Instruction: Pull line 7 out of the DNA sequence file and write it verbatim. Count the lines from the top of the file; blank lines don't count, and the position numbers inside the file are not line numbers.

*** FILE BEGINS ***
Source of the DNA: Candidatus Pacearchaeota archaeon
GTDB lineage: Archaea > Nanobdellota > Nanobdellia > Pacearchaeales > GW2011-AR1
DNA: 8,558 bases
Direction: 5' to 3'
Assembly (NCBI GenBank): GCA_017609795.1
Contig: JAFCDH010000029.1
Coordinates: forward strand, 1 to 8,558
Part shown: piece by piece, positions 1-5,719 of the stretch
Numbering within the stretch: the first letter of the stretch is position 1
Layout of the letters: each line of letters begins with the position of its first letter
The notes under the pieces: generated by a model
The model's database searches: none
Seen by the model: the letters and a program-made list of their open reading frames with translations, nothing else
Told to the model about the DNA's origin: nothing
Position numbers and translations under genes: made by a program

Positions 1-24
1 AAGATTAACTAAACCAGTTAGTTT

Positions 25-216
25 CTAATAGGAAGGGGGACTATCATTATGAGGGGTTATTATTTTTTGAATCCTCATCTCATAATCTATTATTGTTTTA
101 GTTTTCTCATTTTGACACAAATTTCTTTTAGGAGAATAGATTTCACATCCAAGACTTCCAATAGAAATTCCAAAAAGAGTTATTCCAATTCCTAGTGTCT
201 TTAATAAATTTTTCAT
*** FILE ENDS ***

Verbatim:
Coordinates: forward strand, 1 to 8,558